Our theme this year—Skepticism & The Brain—focusses on the cognitive and brain sciences and how they inform the project of skepticism. Keynote speakers include the acclaimed philosopher, cognitive scientist, and best selling author DANIEL DENNETT, Scientific American Editor-in-Chief MARIETTE DICHRISTINA, and MICHAEL SHERMER, Editor-in-Chief of Skeptic magazine. Other speakers include neurophilosopher Patricia Churchland, Australia’s Dr. Karl, Evolution & Human Behavior Editor-in-Chief Robert Kurzban, Brainwashed: The Seductive Appeal of Mindless Neuroscience authors Scott Lilienfeld and Sally Satel, M.D., influential memory researcher Elizabeth Loftus, clinical neurologist Steven Novella, M.D., immunologist Paul Offit, M.D., National Center for Science Education’s Eugenie Scott, psychologists and best selling authors Carol Tavris and Richard Wiseman, and many, many more!

This annual celebration of critical thinking is an unparalleled opportunity to make like-minded friends, enjoy some of the brightest minds on issues important to skeptics, and leave with tools for spreading a helpful and educational message to those who might be hurt by charlatans and unfounded belief. Join James Randi and over a thousand other like-minded folks for four days of fun, friendship, and critical thinking!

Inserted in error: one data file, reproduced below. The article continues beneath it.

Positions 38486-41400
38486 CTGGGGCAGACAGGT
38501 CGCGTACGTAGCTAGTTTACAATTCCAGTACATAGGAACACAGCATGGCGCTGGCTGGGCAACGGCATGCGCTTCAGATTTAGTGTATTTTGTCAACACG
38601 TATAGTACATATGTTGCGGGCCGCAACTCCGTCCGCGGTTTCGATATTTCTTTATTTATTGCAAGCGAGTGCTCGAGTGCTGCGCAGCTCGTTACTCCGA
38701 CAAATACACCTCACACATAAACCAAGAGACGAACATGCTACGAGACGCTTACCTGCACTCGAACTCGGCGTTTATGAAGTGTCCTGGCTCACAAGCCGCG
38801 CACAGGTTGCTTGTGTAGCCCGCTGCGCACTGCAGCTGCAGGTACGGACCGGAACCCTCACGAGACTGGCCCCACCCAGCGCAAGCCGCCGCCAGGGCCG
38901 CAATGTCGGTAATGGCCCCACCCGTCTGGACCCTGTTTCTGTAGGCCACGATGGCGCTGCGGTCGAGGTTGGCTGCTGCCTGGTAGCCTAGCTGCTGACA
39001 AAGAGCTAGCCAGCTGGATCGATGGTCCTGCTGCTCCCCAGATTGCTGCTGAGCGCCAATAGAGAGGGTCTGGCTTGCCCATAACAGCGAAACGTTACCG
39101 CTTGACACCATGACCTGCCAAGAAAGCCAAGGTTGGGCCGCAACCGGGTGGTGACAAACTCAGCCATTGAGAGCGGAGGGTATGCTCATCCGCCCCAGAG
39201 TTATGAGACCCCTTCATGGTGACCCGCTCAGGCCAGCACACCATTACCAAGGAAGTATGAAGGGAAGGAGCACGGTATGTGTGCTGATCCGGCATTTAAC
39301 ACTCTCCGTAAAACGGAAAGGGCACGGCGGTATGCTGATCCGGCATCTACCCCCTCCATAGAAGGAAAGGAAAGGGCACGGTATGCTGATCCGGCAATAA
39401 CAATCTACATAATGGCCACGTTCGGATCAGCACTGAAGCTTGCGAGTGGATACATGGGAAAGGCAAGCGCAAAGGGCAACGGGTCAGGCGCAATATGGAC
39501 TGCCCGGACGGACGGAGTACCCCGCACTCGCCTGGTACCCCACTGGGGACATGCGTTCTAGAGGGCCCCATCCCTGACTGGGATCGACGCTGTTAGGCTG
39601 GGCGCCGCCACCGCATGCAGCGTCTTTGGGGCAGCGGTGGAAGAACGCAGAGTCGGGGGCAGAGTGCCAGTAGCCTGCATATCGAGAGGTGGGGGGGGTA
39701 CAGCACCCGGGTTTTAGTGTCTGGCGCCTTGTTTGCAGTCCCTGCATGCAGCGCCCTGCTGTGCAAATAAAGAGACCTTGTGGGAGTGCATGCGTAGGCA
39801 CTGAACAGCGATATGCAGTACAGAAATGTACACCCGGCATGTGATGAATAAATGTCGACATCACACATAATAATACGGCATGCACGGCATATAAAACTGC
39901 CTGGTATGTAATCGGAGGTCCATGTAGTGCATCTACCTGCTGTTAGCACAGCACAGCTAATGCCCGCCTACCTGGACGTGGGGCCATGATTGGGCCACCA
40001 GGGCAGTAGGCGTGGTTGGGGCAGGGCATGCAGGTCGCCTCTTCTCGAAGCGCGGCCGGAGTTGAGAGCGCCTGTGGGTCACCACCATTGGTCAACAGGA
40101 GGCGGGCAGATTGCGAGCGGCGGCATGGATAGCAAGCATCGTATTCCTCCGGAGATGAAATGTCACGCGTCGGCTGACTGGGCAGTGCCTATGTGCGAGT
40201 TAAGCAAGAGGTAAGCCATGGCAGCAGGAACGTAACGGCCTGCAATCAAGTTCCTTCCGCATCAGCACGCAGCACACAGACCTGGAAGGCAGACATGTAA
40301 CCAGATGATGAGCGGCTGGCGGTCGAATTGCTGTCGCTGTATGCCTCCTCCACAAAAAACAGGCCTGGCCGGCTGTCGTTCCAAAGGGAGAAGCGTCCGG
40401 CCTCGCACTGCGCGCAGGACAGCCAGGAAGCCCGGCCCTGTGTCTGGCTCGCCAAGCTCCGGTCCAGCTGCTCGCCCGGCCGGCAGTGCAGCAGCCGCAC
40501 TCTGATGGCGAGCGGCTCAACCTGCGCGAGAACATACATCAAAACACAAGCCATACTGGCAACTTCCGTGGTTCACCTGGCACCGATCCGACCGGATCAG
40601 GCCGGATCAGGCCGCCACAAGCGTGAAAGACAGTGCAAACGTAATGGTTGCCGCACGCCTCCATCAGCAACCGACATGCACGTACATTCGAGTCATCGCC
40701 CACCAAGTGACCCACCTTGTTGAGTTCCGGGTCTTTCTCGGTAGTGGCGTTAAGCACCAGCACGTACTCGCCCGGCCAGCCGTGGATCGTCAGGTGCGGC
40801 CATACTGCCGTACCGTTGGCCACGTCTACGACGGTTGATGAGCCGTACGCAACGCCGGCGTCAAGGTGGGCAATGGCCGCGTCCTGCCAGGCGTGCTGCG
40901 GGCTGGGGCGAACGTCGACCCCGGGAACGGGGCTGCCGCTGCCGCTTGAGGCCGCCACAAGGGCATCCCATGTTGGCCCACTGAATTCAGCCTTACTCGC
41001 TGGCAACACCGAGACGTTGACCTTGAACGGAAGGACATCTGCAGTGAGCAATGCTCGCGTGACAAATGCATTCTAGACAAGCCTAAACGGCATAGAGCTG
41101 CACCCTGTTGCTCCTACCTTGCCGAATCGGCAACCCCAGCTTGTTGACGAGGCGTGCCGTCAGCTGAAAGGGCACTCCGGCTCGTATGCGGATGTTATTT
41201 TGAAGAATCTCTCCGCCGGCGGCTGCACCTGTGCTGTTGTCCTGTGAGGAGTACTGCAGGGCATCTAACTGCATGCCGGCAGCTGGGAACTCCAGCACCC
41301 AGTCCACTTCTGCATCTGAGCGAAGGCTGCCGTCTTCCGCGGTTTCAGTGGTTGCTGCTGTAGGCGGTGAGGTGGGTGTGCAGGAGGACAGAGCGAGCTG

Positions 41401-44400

Enter “SKEPTICMAGAZINE” when registering and save $25.

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4 Comments »

4 Comments

  1. Bob Pease says:

    “and leave with tools for spreading a helpful and educational message to those who might be hurt by charlatans and unfounded belief. Join James Randi and over a thousand other like-minded folks for four days of fun, friendship, and critical thinking!”

    I am really interested in these “tools”
    The folks who are “getting hurt” , from my experience, seem to need the particular
    flapdoodle that they believe, and resent any insinuation that they might be deluded or manipulated.

    I can’t go to the Meeting, but need to find some reason to believe that Magical Thinking posing as “Scientific” is not bringing down “western” society to a level more easily manipulated by socioeconomic overlords.

    Any ideas??

    rjp

  2. Bad Boy Scientist says:

    I kinda agree with Bob Pease’ comment.

    I’ll go one step further: If you really want to prevent people from “getting hurt” by those who wish to exploit them, first teach them how to be good consumers. Teach them the statistics & CBA of extended warranties. Teach them math to estimate whether paying $20/mo extra for unlimited texting would save them money _over the long haul_ rather than paying $0.20/text. Teach them how to go over each utility bill and check for ‘slamming’ charges that creep in… and bank statements for mystery fees.